I’ve been reading a novel given to me several years ago by a friend. At one point in the story, a stray cat follows the novel’s main character home. The main character names the cat Houdini because of the cat’s uncanny ability to appear suddenly when food is being prepared in the kitchen. The cat remains hidden for most of the day but appears, as if by magic, whenever there is the possibility of being fed.
Today’s Gospel reading says that Jesus “passed through the midst of them and went away” after having been rejected by his former neighbors in Nazareth. (Lk 4:30) It is important to understand that when Jesus passed through the midst of the townsfolk, he was not performing a magic trick like the cat Houdini in the novel. Rather, this event foreshadows Jesus’ eventual rejection, betrayal, and crucifixion in Jerusalem.
In Nazareth, his friends and kin rejected the notion that he was the Messiah sent by God. Jesus was undeterred by their lack of faith; he “passed through” the faithless crowd to continue his Divinely ordained mission. Later, in Jerusalem, he was similarly undeterred by the faithlessness of the People. He completed his Divinely ordained mission by remaining faithful even in the face of death. In Nazareth, he “passed through.” In Jerusalem, he “passed over” from death to new life that we, too, might have a new life.
As I said above, when Jesus passed through the midst of the angry crowd, it was no magic act; rather, it was an expression of undeterred faithfulness in the face of the faithlessness of those around him. The Gospel author wanted to communicate to us this aspect of Jesus’ personality, namely, that he was committed wholeheartedly to fulfilling God’s saving will. As the author also wanted to encourage us to imitate Jesus’ example, it is necessary for us to understand what we are to imitate.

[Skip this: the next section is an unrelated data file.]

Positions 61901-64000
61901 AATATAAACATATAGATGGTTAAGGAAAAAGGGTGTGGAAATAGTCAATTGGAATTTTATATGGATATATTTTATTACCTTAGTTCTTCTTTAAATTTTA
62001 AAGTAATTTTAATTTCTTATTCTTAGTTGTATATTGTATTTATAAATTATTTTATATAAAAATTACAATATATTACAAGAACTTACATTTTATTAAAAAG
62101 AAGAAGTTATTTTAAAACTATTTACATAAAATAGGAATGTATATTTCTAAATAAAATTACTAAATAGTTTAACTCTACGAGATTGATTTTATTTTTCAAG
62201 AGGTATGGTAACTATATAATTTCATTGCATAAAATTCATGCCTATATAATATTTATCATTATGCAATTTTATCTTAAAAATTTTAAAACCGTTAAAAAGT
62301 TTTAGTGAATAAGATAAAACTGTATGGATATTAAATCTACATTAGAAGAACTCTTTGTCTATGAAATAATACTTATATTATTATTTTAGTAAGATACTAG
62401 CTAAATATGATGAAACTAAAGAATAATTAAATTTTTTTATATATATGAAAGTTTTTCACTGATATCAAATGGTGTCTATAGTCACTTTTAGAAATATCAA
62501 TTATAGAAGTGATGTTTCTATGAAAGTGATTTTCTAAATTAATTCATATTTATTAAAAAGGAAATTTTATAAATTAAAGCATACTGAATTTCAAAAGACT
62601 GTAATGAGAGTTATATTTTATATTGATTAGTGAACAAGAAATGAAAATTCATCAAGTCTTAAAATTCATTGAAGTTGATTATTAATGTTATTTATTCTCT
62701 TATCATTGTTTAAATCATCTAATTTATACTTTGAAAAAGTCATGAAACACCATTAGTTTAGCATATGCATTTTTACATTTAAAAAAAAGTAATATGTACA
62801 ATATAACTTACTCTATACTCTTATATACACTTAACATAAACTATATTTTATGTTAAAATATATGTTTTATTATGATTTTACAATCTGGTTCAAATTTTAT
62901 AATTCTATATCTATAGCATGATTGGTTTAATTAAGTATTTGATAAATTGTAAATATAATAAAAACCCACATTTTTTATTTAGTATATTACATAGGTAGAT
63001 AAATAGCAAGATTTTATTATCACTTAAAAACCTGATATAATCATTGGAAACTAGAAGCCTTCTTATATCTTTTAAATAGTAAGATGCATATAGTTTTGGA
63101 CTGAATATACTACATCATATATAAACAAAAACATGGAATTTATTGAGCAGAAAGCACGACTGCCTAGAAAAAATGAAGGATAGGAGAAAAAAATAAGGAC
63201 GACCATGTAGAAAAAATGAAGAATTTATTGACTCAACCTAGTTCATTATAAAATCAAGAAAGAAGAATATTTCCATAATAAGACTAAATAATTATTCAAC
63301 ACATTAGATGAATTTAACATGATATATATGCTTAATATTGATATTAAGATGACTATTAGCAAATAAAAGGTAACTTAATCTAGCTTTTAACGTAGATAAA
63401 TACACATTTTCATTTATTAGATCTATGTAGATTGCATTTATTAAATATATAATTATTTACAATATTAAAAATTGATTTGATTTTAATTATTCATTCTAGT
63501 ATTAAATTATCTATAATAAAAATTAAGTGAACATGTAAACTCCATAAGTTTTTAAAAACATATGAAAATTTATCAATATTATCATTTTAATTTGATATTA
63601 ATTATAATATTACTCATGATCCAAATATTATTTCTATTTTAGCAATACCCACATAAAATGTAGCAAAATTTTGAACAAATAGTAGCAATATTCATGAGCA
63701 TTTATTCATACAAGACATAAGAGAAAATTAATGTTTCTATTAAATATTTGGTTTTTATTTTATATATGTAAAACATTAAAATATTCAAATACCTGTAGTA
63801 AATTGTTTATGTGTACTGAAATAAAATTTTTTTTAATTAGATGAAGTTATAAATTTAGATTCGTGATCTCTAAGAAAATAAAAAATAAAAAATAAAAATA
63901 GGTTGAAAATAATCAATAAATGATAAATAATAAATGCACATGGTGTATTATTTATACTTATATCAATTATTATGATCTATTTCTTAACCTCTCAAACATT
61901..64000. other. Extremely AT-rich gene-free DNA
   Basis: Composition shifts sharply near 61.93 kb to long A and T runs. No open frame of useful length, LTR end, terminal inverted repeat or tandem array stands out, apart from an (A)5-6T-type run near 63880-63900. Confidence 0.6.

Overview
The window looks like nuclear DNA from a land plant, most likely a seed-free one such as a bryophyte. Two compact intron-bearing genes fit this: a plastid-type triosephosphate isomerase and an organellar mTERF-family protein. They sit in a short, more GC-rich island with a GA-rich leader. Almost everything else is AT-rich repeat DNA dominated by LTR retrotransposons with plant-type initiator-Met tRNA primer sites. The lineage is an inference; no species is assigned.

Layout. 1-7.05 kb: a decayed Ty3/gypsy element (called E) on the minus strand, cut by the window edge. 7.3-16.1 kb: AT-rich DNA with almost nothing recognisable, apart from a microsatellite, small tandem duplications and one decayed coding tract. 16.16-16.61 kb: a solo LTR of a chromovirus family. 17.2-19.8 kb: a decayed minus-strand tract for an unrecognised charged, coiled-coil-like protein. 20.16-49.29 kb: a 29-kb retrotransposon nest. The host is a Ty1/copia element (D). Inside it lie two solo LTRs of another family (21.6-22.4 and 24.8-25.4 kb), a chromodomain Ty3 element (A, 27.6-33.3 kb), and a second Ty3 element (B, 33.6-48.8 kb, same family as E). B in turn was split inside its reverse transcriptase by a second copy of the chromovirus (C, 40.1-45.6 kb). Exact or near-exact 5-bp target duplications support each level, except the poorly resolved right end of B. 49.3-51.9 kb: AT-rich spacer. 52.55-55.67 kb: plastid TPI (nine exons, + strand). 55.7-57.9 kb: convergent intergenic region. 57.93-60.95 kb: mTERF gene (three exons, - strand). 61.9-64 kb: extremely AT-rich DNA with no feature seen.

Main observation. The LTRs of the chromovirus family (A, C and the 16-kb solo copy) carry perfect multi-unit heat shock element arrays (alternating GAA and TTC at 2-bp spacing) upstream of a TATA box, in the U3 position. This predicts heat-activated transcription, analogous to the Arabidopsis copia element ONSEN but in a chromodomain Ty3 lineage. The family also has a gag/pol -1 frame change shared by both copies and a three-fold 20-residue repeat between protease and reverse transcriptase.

When Jesus passed through the crowd in Nazareth, he was not walking aimlessly. Upon leaving Nazareth, he traveled to Capernaum in Galilee and, eventually, to Jerusalem. His departure from Nazareth was the beginning of his bringing God’s saving work to conclusion. His “passing through” their midst led in a single direction: the direction marked out by God’s will.
Everyone passes through the world, but not everyone imitates Jesus’ example of passing through faithlessness to reach greater faith and new life. Today might be an opportune time to examine our lives, discern the direction our lives have taken, and ask whether we are following Jesus or our own desires.
Like Houdini the cat, it is possible for us to spend entire lives being led by our appetites. The cat in the novel appeared every time food was available in the kitchen. What gets your immediate attention? What motivates you to appear at home, at work, in church, in other public places?
Luke’s Gospel says that Jesus’ only motivation was to announce to all people the good news of reconciliation with God. The Scriptures are fulfilled for us today, just as the Scriptures were fulfilled on that day in Nazareth when Jesus was rejected by those who knew him. The Scriptures were also fulfilled for those in Capernaum who accepted him. The Scriptures were fulfilled for the people in Jerusalem who put Jesus to death and the Scriptures were fulfilled for those who put their faith in his resurrection. The difference between those various groups was the result of the direction each chose in life.
The direction we give to our lives is witness to exactly how the Scriptures are fulfilled for us. In order to pass from faithlessness to new life, we must follow Jesus who was led by God’s will to redeem the whole world.